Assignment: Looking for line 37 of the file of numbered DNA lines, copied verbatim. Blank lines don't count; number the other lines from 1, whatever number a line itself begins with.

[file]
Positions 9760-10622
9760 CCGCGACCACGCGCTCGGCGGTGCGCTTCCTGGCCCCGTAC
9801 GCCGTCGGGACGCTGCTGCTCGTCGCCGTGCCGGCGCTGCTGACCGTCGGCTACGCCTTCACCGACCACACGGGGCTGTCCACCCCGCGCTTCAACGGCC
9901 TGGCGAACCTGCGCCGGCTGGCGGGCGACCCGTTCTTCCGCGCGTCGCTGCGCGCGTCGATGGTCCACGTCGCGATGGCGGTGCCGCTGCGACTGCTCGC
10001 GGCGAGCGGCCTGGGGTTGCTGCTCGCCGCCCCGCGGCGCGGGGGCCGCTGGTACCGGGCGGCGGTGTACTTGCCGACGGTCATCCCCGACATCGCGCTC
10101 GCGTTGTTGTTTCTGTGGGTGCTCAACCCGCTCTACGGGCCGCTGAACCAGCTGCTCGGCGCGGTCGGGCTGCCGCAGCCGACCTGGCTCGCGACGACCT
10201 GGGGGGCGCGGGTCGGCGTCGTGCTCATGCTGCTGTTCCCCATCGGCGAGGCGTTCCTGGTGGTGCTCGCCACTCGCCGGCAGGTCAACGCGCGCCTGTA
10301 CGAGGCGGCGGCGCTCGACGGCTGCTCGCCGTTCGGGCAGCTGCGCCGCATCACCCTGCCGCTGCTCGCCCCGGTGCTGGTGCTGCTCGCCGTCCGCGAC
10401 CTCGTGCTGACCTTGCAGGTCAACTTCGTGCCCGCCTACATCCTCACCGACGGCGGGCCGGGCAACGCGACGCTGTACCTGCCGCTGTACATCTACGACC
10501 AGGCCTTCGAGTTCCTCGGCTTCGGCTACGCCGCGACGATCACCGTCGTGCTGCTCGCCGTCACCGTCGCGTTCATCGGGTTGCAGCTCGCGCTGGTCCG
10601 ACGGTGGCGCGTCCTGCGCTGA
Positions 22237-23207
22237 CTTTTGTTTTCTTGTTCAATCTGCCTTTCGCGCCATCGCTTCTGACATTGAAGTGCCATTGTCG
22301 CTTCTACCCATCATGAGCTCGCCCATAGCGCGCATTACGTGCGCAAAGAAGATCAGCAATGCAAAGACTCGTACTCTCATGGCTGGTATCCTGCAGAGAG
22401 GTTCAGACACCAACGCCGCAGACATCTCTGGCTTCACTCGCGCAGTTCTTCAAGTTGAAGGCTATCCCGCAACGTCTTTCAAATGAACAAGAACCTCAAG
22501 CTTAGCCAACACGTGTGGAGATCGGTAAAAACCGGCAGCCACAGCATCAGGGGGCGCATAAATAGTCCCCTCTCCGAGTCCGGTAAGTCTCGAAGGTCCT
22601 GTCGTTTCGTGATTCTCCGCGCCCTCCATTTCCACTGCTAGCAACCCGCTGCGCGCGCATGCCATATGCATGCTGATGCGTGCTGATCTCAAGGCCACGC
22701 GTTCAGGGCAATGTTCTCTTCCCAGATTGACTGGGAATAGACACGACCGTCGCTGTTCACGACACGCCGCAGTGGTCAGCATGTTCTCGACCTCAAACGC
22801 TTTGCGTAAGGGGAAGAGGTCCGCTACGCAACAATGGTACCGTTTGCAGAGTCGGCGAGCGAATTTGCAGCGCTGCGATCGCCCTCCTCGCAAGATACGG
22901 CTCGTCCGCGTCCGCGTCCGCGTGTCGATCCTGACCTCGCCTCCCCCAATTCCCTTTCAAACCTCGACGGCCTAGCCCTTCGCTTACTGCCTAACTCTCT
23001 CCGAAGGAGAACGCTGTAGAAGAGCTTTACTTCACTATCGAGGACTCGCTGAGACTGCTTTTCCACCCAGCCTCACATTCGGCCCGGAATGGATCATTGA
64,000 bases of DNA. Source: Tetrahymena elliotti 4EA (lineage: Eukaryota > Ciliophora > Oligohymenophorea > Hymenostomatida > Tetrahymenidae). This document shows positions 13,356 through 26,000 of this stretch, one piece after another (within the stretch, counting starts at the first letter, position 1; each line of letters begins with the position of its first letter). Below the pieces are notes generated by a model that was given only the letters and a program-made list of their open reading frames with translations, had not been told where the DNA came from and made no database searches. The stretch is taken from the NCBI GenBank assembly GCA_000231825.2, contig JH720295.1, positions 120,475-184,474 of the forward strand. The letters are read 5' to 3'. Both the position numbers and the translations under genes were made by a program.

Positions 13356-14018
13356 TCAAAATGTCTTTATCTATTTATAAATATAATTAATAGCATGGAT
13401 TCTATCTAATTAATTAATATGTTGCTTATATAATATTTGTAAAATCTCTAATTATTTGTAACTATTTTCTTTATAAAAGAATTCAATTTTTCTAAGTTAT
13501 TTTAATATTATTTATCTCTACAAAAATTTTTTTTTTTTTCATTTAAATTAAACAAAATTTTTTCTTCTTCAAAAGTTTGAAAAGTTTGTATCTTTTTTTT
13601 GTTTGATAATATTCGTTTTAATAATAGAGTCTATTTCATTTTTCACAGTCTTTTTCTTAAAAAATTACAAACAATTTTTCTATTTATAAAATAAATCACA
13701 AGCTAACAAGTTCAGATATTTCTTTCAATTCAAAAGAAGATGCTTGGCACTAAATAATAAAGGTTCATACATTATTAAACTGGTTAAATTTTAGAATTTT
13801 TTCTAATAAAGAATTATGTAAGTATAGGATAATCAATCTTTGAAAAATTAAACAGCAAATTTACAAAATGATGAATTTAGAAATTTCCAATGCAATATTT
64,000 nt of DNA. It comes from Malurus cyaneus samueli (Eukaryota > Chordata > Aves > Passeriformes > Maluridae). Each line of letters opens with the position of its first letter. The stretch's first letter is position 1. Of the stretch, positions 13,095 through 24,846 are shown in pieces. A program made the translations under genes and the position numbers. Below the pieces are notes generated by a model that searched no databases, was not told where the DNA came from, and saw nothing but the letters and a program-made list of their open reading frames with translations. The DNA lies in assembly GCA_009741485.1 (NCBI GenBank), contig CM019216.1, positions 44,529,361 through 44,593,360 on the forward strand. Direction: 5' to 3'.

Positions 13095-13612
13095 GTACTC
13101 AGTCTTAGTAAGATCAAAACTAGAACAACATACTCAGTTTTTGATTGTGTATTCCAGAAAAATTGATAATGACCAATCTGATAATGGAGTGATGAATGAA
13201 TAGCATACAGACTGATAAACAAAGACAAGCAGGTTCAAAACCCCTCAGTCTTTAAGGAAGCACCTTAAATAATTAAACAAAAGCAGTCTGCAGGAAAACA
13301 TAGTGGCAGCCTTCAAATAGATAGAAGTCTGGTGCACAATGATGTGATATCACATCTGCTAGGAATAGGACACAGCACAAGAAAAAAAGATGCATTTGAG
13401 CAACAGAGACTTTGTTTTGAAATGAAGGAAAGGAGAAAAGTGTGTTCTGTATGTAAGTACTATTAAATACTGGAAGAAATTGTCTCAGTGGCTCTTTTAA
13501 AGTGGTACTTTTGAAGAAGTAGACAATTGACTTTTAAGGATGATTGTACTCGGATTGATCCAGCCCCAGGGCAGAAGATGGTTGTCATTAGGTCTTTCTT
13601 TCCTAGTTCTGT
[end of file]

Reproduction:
13501 AGTGGTACTTTTGAAGAAGTAGACAATTGACTTTTAAGGATGATTGTACTCGGATTGATCCAGCCCCAGGGCAGAAGATGGTTGTCATTAGGTCTTTCTT